By: Casey Curran
Typically, auto-run platformers are the kind of game I only play on my iPhone. The subgenre normally lacks the depth of a normal 2D platformer, so it is only really fun in short bursts to pass the time. Bit.Trip Presents Runner2: Future Legend of Rhythm Alien, however, is the exception as it takes the formula and gives it a wealth of options only available with a large variety of buttons.
In the first two worlds, Runner2 is always introducing new control options. It starts with just jumping, then blocking, attacking, sliding, slide jumping, and a plethora of other options soon come up to add more variety. Each of these work against a specific enemy or obstacle, and the game does a good job of making you use everything the whole way through.
The controls work well for the most part, but later on the gameplay requires so much precision that any small issue or imprecision can seriously hurt. The controls are almost polished enough to work all the time, but in those rare instances where there’s a hiccup are very noticeable.
In terms of graphical prowess, Runner2 is just above average for a downloadable game. Thanks to its excellent use of vibrant colors, however, the game looks fantastic, so it is very easy to look past how basic it is technically. Enemy and hazard designs are also fun and charming, adding a lot to the game.
Music is fantastic. I would definitely recommend you play this game with headphones every time. Each action you make or item you collect has its own sound effect, which complements the music perfectly. This means that the more items you collect, the more complete the music sounds, which is a reward in and of itself for succeeding in gameplay.
Word of warning: Runner2 is hard. Expect to fail a lot, replaying the same level, especially in the later stages. Yet more importantly, the game makes sure that no matter how many times you fail, you always want to try again. The game instantly takes you back to the last checkpoint, but even when moving a far way back you can almost always see what you did wrong and just want to try one more time to try to get past that particularly nasty hazard.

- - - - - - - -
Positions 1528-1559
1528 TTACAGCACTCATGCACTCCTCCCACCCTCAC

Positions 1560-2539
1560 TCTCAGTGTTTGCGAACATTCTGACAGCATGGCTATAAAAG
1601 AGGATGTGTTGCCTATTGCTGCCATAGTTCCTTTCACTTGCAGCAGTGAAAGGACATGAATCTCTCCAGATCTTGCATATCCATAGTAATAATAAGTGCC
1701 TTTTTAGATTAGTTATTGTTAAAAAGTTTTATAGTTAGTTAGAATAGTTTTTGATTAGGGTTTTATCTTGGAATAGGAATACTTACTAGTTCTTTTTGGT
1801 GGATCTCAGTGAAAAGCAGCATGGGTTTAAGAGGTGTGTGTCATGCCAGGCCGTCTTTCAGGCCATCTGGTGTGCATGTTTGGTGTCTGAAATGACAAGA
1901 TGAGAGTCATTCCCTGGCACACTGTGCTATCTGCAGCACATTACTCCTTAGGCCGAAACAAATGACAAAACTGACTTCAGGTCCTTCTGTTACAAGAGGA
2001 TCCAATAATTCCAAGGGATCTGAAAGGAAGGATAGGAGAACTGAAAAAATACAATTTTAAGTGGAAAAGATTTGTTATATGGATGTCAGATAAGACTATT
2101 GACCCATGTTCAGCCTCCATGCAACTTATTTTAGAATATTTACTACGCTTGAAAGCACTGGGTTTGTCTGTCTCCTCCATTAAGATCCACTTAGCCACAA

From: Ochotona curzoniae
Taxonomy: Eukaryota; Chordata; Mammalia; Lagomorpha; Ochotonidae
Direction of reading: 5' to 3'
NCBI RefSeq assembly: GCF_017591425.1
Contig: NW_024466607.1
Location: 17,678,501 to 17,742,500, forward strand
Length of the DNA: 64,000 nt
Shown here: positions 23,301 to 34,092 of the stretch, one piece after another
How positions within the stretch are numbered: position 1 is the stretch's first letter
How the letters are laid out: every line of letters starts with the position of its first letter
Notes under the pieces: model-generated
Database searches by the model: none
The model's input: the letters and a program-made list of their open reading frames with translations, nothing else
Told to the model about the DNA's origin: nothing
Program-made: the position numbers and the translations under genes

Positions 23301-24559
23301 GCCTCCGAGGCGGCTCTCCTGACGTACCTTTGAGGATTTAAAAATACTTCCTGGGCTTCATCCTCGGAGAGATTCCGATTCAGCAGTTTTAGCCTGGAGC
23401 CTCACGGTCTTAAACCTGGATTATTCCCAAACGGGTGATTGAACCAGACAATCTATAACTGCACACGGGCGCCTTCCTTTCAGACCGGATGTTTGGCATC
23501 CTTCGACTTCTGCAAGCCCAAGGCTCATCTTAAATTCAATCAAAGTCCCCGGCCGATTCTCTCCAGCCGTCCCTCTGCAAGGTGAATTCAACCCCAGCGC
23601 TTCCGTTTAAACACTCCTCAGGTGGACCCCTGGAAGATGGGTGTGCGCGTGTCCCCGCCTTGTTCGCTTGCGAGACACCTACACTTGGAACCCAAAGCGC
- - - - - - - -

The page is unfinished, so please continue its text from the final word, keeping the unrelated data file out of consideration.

I say almost because like I said before, there is the rare control hiccup. For the most part, however, when you fail in Runner2, it will be your fault, which helps the game stay addicting the whole time. The game also offers so many options that remembering what to react with on the spot provides just as much of a challenge as getting the timing right with the reaction.
Where the game is really addicting, however, is with its collectables. There is gold scattered across the entire game, providing a certain number of points and allowing a bonus if you collect them all. Point multipliers are also available to collect as well as a few secret collectables that can get you to new 8-bit inspired levels.
These collectables are so addicting that I found it near impossible to beat a level without getting everything. Not just because gold is used to buy optional levels, but the musical cues they provide make the game sound wrong if they do not chime. Getting a high score is a draw too, especially once the dance option is available and the game will make it always feel like you could get a few more points.
Bit.Trip Presents Runner2: Future Legend of Rhythm Alien will drive you nuts, but for all the right reasons. It blends its music fantastically with its gameplay creating a game that rewards the player’s ears for succeeding. Combine this with a fun visual art style, and Runner2 excels in the gameplay, visual, and audio departments.